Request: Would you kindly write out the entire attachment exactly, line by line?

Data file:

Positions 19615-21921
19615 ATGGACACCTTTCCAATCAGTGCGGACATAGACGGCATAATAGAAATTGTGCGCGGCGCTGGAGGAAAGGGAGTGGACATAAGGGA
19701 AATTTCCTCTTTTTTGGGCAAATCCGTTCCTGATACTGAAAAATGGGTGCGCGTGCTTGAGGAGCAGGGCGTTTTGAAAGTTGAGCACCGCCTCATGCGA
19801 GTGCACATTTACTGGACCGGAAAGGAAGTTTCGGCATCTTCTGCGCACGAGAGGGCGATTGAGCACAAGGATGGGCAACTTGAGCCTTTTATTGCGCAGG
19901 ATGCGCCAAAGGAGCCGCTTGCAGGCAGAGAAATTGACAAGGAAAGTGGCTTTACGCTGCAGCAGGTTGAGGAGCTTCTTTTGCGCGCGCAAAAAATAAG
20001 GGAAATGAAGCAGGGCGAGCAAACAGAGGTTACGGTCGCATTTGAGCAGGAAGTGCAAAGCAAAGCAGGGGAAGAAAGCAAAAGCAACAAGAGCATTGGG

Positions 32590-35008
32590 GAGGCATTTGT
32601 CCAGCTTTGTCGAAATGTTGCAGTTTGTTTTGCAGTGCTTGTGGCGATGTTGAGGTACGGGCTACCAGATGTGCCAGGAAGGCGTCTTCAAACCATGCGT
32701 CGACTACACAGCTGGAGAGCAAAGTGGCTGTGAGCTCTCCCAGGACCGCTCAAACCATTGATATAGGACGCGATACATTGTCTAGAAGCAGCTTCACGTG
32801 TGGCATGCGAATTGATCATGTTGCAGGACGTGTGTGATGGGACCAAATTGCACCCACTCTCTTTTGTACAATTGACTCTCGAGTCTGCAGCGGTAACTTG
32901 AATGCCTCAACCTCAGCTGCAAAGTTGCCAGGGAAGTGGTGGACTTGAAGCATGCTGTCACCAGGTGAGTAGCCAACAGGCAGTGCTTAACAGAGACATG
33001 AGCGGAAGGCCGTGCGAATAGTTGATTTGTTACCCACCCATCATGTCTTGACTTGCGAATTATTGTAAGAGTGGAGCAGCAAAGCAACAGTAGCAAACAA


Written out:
Positions 19615-21921
19615 ATGGACACCTTTCCAATCAGTGCGGACATAGACGGCATAATAGAAATTGTGCGCGGCGCTGGAGGAAAGGGAGTGGACATAAGGGA
19701 AATTTCCTCTTTTTTGGGCAAATCCGTTCCTGATACTGAAAAATGGGTGCGCGTGCTTGAGGAGCAGGGCGTTTTGAAAGTTGAGCACCGCCTCATGCGA
19801 GTGCACATTTACTGGACCGGAAAGGAAGTTTCGGCATCTTCTGCGCACGAGAGGGCGATTGAGCACAAGGATGGGCAACTTGAGCCTTTTATTGCGCAGG
19901 ATGCGCCAAAGGAGCCGCTTGCAGGCAGAGAAATTGACAAGGAAAGTGGCTTTACGCTGCAGCAGGTTGAGGAGCTTCTTTTGCGCGCGCAAAAAATAAG
20001 GGAAATGAAGCAGGGCGAGCAAACAGAGGTTACGGTCGCATTTGAGCAGGAAGTGCAAAGCAAAGCAGGGGAAGAAAGCAAAAGCAACAAGAGCATTGGG

Positions 32590-35008
32590 GAGGCATTTGT
32601 CCAGCTTTGTCGAAATGTTGCAGTTTGTTTTGCAGTGCTTGTGGCGATGTTGAGGTACGGGCTACCAGATGTGCCAGGAAGGCGTCTTCAAACCATGCGT
32701 CGACTACACAGCTGGAGAGCAAAGTGGCTGTGAGCTCTCCCAGGACCGCTCAAACCATTGATATAGGACGCGATACATTGTCTAGAAGCAGCTTCACGTG
32801 TGGCATGCGAATTGATCATGTTGCAGGACGTGTGTGATGGGACCAAATTGCACCCACTCTCTTTTGTACAATTGACTCTCGAGTCTGCAGCGGTAACTTG
32901 AATGCCTCAACCTCAGCTGCAAAGTTGCCAGGGAAGTGGTGGACTTGAAGCATGCTGTCACCAGGTGAGTAGCCAACAGGCAGTGCTTAACAGAGACATG
33001 AGCGGAAGGCCGTGCGAATAGTTGATTTGTTACCCACCCATCATGTCTTGACTTGCGAATTATTGTAAGAGTGGAGCAGCAAAGCAACAGTAGCAAACAA